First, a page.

Jul 2, 2013

Visiting the Roosevelts of Hyde Park, New York

It had been years since we visited Franklin Roosevelt’s home in Hyde Park.  Since then the Henry A.It is estimated that nearly half of American children during the Great Depression did not have adequate food, shelter, or medical care. Many suffered rickets. Roosevelt promised to offer the American people a “New Deal” that focused on the “Three Rs” – relief, recovery and reform. He created a plethora of “Alphabet Agencies” such as the CCC, WPA, FHA and many other entities that created jobs and made life easier for the poor. They even employed artists and many prized artworks can be found in many public buildings. His goal was “The Four Freedoms” – freedom of expression, religion and freedom from want and fear.
Wallace Visitor and Education Center has opened where they have a twenty-minute film, “Rendezvous with History.” The film is a wonderful overview of the Roosevelt years and brought to mind how he changed the fabric of American society. We often have trouble putting current problems in an historic perspective.  When FDR took office in 1933 unemployment was at 25 percent and there were no government agencies to help the people. It’s hard to image but 20,000 schools closed and others shortened the school terms.  Over three million children left school and 200,000 were riding the rails or living in Hoovervilles. 

I found Roosevelt’s loved home, Springwood, lovely, comfortable but not overly ostentatious like some of the Robber Baron mansions that are not far away. As we now know, polio had left him unable to stand or walk unassisted, and the press helped to keep the secret by agreeing not to photograph him in his wheelchair. I can’t imagine that happening today. Guides share fun tidbits about life at Springwood including the fact that Roosevelt would roll his wheelchair into the large dumbwaiter and using a pulley system navigate from floor to floor. The presidential flag over the front entrance has four stars representing Roosevelt’s four terms something that will probably remain unique to Roosevelt.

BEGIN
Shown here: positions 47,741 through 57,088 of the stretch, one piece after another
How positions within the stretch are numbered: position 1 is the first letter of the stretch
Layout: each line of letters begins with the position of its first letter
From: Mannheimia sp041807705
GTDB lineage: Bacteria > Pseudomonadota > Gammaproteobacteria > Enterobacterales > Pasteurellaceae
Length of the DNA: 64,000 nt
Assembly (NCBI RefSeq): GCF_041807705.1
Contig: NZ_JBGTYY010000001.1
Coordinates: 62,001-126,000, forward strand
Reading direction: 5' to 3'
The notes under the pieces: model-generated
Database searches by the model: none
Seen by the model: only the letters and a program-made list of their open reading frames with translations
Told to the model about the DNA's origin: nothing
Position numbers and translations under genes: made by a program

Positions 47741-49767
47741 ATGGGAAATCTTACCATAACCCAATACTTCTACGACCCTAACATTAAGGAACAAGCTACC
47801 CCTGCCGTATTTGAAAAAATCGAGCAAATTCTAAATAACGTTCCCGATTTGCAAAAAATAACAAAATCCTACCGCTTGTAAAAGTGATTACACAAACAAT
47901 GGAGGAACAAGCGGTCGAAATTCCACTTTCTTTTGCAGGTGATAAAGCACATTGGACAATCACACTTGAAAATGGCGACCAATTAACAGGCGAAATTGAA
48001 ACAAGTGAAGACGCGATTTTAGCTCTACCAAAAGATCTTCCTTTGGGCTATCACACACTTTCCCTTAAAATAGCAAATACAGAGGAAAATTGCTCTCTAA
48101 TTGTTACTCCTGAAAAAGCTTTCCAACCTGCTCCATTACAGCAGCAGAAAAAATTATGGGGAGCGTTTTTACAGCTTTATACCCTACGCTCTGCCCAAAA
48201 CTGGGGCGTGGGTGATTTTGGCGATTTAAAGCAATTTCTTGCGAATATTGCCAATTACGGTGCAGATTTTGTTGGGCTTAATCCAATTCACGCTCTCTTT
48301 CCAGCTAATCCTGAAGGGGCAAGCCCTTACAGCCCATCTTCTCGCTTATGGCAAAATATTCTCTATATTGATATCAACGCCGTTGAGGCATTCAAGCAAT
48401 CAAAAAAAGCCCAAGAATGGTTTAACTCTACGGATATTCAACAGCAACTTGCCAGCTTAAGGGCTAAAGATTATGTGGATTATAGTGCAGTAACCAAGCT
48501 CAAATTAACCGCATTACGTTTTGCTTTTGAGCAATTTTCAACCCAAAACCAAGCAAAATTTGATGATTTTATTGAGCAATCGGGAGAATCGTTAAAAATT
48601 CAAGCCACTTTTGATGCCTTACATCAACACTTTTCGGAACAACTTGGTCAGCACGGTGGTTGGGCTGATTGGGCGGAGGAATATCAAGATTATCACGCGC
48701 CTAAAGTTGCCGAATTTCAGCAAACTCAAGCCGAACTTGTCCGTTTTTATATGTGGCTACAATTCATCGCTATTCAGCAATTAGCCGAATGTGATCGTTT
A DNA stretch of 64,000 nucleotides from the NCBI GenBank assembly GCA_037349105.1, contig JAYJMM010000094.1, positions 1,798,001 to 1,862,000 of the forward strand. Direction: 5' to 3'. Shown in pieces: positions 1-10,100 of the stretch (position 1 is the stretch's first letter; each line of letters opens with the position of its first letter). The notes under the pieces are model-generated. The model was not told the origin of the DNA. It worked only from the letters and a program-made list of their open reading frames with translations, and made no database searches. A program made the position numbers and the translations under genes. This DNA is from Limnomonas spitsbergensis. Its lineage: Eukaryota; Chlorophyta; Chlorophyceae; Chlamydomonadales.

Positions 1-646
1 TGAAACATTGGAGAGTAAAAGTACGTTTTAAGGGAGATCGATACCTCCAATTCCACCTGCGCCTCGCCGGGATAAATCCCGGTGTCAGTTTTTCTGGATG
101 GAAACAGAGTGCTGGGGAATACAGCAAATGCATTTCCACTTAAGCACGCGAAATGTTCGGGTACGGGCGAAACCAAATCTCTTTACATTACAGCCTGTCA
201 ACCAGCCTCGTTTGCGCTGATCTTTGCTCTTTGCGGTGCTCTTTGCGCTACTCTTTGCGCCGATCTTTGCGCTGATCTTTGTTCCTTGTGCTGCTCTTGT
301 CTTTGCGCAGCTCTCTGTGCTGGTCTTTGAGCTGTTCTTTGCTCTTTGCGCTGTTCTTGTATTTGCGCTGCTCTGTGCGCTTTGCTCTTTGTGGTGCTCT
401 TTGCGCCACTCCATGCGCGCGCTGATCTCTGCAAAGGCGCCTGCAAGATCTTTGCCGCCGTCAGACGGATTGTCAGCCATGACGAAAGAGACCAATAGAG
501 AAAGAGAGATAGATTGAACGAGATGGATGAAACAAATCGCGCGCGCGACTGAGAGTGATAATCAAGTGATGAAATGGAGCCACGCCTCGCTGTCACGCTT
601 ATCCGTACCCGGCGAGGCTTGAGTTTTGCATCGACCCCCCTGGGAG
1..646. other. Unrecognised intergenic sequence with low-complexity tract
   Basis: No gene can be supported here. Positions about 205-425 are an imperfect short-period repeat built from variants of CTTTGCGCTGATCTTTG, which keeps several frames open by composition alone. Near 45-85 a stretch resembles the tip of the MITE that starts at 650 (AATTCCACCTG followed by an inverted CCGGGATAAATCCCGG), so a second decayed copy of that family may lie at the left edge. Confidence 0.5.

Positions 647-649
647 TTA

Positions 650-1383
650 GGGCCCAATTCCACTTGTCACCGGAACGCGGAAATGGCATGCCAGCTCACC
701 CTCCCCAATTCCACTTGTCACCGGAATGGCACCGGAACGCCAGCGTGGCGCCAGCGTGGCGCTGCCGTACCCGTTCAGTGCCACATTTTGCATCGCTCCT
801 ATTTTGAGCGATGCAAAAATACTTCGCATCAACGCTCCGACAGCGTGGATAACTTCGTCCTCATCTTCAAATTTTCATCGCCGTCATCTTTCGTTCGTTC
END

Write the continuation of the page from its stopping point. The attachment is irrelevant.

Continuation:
I find it interesting that presidents who were born with “a golden spoon in their mouth,” like Roosevelt and Kennedy, ended up working for the poor and disadvantaged.  According to the guide, FDR’s wife, Eleanor, had to run an errand to a settlement house in New York City and Franklin Roosevelt tagged along.  It was an eye-opener for him. He had no idea that people lived in such poor conditions. It seems to have made a lasting impression but of course Mrs. Roosevelt never missed a chance to bring social needs to his attention. Not far away is Eleanor Roosevelt’s home, Val-Kill. Mrs. Roosevelt’s home is tucked in the woods overlooking a pond and stream.  It is very modest considering she was called, “First Lady of the World.” She had a tremendous impact on her husband’s presidency.  She said that, “…sometimes I acted as a spur even though the spur was not always wanted.”  

The National Park Service operates the free “Roosevelt Ride,” a shuttle service from the train station in Poughkeepsie to the Roosevelt sites and the Vanderbilt Mansion. Train buffs or visitors who don’t want to drive should consider taking the train and spend the night at the newly renovated Rhinecliff Inn next to the Rhinecliff stop and then take the short train ride to Poughkeepsie. The view of the Hudson from our balcony was wonderful.